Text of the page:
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The exception handling model used by ARMv7-A, ARMv7-R, ARMv6 and earlier architectures is different from the model used by the microcontroller profiles ARMv7-M and ARMv6-M.
This description applies to ARMv7 and earlier architectures. Some of the differences in ARMv7-M and ARMv6-M are also highlighted. The following figure shows the exception handling process.
When an exception occurs, control passes through an area of memory called the vector table. This is a reserved area usually at the bottom of the memory map. Within the table one word is allocated to each of the various exception types. This word contains either a form of a branch instruction or, in the case of ARMv7-M and ARMv6-M, an address to the relevant exception handler.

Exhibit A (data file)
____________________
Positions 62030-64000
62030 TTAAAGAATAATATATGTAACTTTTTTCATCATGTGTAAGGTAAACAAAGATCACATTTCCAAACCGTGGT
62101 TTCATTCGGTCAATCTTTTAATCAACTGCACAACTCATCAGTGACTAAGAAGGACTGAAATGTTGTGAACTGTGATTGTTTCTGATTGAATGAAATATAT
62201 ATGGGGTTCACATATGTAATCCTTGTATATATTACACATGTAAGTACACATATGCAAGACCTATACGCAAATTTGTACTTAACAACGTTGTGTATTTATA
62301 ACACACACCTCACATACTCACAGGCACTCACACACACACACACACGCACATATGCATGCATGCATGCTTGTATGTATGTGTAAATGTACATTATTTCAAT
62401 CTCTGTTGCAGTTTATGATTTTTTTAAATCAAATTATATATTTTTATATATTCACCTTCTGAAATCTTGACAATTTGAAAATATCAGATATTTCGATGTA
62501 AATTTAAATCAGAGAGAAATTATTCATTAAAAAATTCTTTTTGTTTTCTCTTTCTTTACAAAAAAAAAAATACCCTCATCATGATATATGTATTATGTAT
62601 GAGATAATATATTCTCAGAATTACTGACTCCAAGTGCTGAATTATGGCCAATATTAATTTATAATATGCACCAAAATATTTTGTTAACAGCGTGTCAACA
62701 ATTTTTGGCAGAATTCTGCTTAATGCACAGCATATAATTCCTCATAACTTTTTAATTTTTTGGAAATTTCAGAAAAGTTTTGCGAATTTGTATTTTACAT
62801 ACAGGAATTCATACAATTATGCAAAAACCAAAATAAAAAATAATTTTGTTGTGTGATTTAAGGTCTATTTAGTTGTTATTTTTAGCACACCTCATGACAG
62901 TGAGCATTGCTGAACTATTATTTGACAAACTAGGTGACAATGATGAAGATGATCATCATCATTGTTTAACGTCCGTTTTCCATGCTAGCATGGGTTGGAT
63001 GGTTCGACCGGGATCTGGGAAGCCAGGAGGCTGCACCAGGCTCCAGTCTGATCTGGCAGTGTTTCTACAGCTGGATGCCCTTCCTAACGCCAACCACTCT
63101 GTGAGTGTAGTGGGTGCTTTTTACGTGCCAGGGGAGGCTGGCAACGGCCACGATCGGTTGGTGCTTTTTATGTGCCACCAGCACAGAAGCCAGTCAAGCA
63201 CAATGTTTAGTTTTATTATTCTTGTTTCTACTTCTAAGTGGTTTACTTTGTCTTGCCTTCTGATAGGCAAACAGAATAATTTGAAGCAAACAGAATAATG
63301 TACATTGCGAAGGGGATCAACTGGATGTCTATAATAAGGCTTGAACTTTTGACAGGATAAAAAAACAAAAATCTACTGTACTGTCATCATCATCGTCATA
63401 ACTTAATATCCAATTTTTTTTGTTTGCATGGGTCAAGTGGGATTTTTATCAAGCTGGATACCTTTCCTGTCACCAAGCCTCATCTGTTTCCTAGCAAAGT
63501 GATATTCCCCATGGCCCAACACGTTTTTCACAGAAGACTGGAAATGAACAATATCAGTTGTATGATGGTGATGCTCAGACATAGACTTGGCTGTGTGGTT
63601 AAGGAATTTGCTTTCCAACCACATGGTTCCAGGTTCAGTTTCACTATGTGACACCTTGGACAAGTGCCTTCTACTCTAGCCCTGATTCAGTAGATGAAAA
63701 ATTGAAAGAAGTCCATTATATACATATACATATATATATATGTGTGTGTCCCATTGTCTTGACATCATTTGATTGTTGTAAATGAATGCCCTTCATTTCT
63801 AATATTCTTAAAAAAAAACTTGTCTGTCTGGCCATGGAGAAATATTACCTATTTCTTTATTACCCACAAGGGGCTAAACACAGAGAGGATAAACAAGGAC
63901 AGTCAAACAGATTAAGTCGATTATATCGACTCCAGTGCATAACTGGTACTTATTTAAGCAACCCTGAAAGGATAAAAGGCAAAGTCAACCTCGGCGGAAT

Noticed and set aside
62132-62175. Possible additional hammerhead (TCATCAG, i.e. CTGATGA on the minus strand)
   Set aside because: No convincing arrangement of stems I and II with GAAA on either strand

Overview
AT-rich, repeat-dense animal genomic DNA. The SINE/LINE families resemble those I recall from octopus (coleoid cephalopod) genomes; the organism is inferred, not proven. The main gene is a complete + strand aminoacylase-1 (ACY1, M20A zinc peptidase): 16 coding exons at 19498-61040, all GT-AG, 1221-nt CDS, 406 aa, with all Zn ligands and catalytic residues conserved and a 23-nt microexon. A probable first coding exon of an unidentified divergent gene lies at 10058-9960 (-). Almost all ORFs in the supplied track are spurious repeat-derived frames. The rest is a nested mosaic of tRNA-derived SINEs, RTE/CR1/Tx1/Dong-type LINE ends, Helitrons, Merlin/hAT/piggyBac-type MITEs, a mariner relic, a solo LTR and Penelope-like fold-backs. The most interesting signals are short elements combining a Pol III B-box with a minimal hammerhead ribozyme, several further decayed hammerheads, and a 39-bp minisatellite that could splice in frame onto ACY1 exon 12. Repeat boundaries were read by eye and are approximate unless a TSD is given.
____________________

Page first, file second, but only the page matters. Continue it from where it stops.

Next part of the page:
You can write the exception handlers in either ARM or Thumb code if the
processor supports the respective instruction set. For the ARMv7-M and ARMv6-M profiles, the
processor enters the exception handler that is specified in the vector table. For all other
ARM processors, you must branch from the top-level handler to the code that handles the
exception. Use a Branch and exchange (
BX) if state change is required. When handling exceptions, the current processor
mode, state, and registers must be preserved so that the program can resume when the
appropriate exception handling routine completes.